Anti-Debugging - A Developer'S Viewpoint presented at SOURCE Boston 2009

by Tyler ( Txs ) Shields,

Tags: Security Access Analysis Malware Development

Summary : Anti-debugging is the implementation of one or more techniques within computer code that hinders attempts at reverse engineering or debugging of a target binary. Anti-debugging techniques can be seen in use as commercial software protection, binary packing protection, and even in a nefarious way in today's malware. While no single layer of security is a silver bullet, an understanding of the latest anti-debugging techniques and their use in common code can help developers to implement an additional layer of security into their applications. Adding anti-debugging routines into the development process can make the analysis and subsequent breakdown of the application a significantly more difficult and time consuming process. The bulk of research conducted in the area of anti-debugging is positioned from the point of view of a security researcher or reverse engineer. Advanced debugging is traditionally the realm of high expertise QA efforts, exploit development, reverse engineering, malware analysis experts, and software pirates. Because of this, much of the researched data is presented using assembly language constructs and requires a reasonably deep working knowledge of machine level programming. Limited output has been produced that allows developers straight forward access to the high level code and methods used in anti-debugging.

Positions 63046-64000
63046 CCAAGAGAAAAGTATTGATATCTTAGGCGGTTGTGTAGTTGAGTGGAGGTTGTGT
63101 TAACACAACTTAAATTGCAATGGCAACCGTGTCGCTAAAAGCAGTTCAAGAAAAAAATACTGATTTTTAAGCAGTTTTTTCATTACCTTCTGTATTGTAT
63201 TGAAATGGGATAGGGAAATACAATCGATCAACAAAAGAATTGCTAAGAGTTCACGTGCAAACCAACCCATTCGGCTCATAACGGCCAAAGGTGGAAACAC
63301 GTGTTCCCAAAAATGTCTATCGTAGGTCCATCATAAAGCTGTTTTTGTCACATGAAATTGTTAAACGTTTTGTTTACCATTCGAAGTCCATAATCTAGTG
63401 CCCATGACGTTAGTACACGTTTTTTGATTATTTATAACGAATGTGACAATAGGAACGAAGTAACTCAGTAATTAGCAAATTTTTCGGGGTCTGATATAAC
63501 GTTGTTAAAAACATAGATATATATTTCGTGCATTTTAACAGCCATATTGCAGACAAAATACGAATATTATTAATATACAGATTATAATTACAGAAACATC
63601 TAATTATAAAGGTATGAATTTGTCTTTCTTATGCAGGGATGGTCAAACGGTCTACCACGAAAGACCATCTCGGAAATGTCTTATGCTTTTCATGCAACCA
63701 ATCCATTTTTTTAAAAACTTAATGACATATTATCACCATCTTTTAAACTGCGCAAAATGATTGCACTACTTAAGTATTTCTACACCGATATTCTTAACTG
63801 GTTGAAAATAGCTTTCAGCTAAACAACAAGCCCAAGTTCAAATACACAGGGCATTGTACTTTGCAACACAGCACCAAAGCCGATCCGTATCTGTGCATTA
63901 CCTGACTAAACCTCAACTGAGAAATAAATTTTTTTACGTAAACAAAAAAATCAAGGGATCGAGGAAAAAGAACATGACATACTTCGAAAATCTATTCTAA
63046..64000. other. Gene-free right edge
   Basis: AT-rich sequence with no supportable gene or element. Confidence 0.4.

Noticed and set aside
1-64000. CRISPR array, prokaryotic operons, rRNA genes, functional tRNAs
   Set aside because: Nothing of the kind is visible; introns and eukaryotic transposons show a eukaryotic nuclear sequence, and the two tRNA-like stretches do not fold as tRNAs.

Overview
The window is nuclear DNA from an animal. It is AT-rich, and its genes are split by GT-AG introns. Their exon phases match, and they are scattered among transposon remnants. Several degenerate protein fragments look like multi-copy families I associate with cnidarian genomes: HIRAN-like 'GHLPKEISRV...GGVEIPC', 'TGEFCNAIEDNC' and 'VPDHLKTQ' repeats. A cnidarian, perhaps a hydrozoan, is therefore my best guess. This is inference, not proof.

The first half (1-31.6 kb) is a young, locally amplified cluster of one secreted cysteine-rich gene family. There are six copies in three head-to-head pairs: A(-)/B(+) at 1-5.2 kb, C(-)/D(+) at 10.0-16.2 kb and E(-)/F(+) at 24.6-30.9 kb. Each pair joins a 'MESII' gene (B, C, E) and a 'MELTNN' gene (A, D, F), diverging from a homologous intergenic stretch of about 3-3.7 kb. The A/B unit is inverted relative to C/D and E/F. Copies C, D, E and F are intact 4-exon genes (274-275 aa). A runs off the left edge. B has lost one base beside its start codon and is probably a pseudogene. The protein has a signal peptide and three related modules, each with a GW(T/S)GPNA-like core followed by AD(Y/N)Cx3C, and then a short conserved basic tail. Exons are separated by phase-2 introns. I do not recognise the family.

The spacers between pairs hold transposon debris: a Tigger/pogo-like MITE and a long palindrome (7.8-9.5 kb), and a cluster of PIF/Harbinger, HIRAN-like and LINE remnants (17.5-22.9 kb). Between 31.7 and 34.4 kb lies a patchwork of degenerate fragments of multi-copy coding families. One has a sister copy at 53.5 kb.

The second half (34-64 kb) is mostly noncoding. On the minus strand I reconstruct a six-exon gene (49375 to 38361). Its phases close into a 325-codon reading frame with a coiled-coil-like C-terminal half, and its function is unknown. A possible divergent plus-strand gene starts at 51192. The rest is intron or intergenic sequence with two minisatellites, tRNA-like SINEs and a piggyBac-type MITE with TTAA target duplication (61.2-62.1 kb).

The problem this presents is a lack of education and awareness of anti-debugging methods by software engineers and a low adoption rate of even the most trivial anti-debugging methods. During this presentation I will cover a number of the known methods of anti-debugging in a fashion that should be easy to implement for a developer of moderate expertise. Specific classes of anti-debugging to be covered include API based anti-debugging, exception based anti-debugging, direct process and thread block detections, modified code detection, hardware and register based anti-debugging, and timing checks. Upon completion of the presentation the audience should leave with a reasonable awareness of anti-debugging techniques in use today and an understanding of the basic methods with which they can implement them in their own development projects. A brief background will be given on the history of anti-debugging and a clear definition of the problem and terms. Next, the positive role anti-debugging can play in making reverse engineering a difficult process will be discussed. I will conclude with a walkthrough of a number of anti-debugging methods. The presentation will contain demonstration source code, whenever possible, and a line by line explanation of how each anti-debugging technique operates. The goal of the presentation is to educate software engineers with regard to anti-debugging methods and to ease the burden of implementation.